Helping You Get the Most Out of Your Misery






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Saturday, May 05, 2007


The Haircut

I got a haircut this week, which was a good thing, because I was starting to look like an Eight Is Enough-era Adam Rich gone horribly to seed. I just decided--after a stretch of wearing my hair longish without committing to going whole hog and ill-advisedly trying to recapture my long-tressed days of "glory"--that enough was enough and that I was tired of not being able to see in a high wind.

The downside of my tonsorial adventure is that I had to deal with reactions from my students.

I've dealt with this before. In fact, I've had a more extreme metamorphosis (longer than I had it to shorter than it is now). But I don't think I've ever been quite as annoyed by it all.

One really odd thing to me about the student/teacher relationship is just how much attention students pay to shit that I don't even think about. If you show up to work wearing old shoes that are comfortable, if not in the best condition, you will hear about it. A lot. If you wear the same shirt as another teacher, a good dozen of your students will point this fact out to you. They really pay attention to this crap.

So I knew going to work Tuesday morning that I'd be catching all kinds of flak. Which I did. There was the basic, "You cut your hair!" To which I usually replied with my trademarked, "No, someone else cut it." There was the more critical, "Why'd you cut your hair?" This one I don't really understand. The decision to cut one's hair is not exactly monumental. Whence comes this desire to probe the psychological reasons behind it? When classes passed by me in the hall, there was some nudging and whispered "Did you see Mr. Wack's hair?" Which makes me really, really sorry that the kids don't have anything better to discuss.

What was new this time is a reaction that both worried me and pissed me the fuck off. We're approaching, painfully slowly, the end of the school year. This is the long slog toward summer during which students lose any and all interest in learning and discipline becomes something best handled with a bullwhip and a cattle-prod. Our school has had some issues in this department over the course of this year and there's a distinct Lord of the Flies vibe in our halls at times.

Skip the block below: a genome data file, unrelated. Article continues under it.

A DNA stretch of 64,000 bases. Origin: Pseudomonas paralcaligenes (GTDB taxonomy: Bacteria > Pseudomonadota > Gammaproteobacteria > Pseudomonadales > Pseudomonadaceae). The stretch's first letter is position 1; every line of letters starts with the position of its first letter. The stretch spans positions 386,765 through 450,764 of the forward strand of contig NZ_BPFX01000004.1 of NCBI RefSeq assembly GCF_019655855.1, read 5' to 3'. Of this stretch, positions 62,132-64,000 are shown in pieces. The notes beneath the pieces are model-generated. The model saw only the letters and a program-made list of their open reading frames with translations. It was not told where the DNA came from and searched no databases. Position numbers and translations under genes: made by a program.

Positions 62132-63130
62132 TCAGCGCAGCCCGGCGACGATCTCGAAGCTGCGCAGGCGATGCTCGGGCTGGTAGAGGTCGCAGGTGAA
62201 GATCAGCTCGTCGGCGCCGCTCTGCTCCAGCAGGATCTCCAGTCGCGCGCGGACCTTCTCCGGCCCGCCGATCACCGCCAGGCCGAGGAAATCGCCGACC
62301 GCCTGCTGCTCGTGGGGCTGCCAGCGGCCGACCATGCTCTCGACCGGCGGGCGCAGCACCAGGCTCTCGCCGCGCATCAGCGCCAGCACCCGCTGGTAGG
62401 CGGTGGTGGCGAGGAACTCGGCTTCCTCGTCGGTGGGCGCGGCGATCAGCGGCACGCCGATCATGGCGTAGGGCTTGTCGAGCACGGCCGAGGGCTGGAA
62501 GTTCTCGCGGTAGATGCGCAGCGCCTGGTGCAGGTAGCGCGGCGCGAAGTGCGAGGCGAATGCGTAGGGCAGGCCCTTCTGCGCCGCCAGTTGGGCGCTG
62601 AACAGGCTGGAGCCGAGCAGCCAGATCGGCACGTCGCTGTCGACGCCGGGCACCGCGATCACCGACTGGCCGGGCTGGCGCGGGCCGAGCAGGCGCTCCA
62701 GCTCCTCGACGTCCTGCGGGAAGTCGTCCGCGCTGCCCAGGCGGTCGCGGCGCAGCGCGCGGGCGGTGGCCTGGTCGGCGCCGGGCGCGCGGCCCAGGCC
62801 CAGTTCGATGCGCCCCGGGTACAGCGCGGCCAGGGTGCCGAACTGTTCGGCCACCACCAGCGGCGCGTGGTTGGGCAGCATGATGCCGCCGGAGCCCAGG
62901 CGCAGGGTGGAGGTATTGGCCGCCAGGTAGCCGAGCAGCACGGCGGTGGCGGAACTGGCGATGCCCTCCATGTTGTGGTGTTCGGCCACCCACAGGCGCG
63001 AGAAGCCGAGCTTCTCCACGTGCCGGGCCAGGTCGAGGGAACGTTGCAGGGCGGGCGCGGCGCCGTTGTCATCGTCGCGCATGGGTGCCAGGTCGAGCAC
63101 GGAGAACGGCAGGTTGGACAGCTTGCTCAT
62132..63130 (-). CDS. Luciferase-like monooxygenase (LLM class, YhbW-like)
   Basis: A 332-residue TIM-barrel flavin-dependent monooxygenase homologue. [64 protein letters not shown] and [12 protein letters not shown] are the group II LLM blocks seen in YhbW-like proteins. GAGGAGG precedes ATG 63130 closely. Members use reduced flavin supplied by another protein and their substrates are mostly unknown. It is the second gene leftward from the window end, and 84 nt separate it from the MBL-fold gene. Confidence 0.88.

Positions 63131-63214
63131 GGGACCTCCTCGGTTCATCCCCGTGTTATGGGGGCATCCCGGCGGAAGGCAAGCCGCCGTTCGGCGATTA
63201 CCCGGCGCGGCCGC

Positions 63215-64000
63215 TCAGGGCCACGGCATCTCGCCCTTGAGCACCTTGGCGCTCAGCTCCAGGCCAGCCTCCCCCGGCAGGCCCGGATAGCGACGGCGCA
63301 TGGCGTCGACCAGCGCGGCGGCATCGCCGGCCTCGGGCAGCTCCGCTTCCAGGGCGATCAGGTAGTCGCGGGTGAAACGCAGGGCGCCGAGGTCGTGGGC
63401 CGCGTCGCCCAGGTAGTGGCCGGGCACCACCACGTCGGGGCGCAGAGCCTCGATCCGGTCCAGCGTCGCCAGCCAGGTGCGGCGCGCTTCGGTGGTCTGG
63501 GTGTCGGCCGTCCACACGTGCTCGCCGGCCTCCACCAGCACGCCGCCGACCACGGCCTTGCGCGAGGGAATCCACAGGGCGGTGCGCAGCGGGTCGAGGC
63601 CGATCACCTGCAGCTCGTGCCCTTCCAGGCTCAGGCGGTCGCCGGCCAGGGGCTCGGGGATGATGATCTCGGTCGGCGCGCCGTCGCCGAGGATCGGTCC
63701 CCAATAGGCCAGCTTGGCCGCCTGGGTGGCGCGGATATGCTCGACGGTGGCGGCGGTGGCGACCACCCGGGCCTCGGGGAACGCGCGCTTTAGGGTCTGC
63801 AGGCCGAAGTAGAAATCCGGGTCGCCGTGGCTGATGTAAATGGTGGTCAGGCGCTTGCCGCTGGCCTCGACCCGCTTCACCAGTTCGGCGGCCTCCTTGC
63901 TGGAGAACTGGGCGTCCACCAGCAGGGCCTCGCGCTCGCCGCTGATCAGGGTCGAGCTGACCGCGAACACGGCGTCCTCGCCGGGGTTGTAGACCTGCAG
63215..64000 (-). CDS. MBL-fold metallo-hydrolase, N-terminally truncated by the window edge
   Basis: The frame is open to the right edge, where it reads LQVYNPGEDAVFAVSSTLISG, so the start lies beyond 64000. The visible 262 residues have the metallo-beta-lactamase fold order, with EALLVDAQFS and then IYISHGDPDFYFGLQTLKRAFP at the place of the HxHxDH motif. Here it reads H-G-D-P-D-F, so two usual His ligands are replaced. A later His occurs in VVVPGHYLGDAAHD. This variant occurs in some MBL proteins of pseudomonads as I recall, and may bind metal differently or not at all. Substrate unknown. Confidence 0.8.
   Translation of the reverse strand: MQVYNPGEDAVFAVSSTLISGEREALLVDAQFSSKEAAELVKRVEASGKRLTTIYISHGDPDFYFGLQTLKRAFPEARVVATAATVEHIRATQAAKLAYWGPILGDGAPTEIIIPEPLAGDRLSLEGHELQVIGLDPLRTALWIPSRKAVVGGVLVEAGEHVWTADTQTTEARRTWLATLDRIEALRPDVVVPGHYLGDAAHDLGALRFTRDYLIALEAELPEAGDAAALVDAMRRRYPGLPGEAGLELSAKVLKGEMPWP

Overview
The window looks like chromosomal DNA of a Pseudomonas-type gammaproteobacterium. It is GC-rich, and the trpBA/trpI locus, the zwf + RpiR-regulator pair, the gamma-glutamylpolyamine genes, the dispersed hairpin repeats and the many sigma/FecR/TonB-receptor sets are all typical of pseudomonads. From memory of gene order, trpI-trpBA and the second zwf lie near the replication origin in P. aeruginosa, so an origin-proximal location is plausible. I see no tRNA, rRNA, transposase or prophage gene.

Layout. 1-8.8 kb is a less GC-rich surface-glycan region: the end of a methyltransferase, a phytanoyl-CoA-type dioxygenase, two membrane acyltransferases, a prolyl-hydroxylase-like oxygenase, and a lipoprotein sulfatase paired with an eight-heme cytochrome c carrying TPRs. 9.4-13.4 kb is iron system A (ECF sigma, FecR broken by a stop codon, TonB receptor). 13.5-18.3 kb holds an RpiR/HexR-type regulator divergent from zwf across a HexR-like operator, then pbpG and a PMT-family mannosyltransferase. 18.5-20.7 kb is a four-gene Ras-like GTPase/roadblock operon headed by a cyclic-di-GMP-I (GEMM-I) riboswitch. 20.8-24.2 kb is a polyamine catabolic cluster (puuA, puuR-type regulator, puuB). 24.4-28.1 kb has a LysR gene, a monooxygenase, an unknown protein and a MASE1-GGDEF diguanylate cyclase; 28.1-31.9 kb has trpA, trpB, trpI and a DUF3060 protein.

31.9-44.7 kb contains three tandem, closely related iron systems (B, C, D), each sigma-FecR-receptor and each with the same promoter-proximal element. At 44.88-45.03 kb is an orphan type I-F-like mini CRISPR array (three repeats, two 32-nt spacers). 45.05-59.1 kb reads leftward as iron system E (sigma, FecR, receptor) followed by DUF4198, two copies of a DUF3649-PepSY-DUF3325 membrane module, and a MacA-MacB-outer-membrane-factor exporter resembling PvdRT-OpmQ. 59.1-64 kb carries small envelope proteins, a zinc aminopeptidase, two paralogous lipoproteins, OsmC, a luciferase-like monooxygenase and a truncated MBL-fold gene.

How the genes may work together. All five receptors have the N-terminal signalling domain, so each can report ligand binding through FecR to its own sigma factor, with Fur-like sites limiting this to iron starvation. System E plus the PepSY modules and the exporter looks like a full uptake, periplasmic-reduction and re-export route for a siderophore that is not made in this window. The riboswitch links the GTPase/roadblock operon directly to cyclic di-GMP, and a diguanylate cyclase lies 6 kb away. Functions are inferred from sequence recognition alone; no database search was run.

In this spirit, I had to deal this week with a handful of students who thought they'd inflict some emotional scars on my by simply pointing at my hair and laughing. Now, let me say right here and now that this did not have the effect on me that I believe my students were going for. It did not make me start to doubt myself as a man. It did not embarrass me. I did not run out and buy a curly wig so that I could maybe win their approval by looking more like Samuel L. Jackson in Pulp Fiction.

It pissed me off. ('Cause it's so inordinately rude.) Each time it happened--and it happened a number of times--I gave my usual response when a student does something like this. I simply shot the kid my best, "What the hell is wrong with you?" look and went about my business.

And, indeed, what the hell is wrong with these kids? I made more than my share of fun of my elementary/middle school teachers behind their back when I was a kid. It's natural. It's what kids do. But I would've been dipped in shit before I'd've said anything remotely insulting to their face.

These kids, however, have no problem asking you what that is on your nose as a means of making fun of your zit. They feel quite free in musing aloud on exactly why your shirts get pitted out. They relish the opportunity to mock your choice of footwear because it doesn't match what they've been made to think is the only acceptable shoe of the moment. This is, of course, in addition to the numerous fuck you's and other assorted curses directed at you on a weekly basis.

You can't, of course, just scream, "I don't give a shit what you think of my shoes, my hair or any other part of me, you obnoxious little douche!" 'Cause that's abusive. So I just have to do my best to shrug it off. And I don't give a shit, really. I'm not there to be an urban fashion icon. But this stuff wears on you after awhile. And it just really makes me wonder why they do it.

I should, I'm fairly certain, be able to get my hair cut without catching 31 flavors of grief for it.

Oh, how I feel your pain. I teach "adults", but it's still the same rude shit. I can call them out on it & tell them how rude they are (and usually do so in front of the rest of the class so they feel extra asshole-y), but I always stop myself short of telling them what I really think.
"You're just angry because you're still in the closet. Boys don't want you either, for the record."
"I may look like crap today, but that's fixable. You, however, are stuck with a face that could stop a clock, asshat."

I have a coworker who had to go to "sensitivity training" this week for calling several students "fucking idiots" (they are) and "retarded" (they might very well be).
I gave him a pat on the back.
I have no idea what's wrong with those kids. I'm always all smiles in the face of authority.
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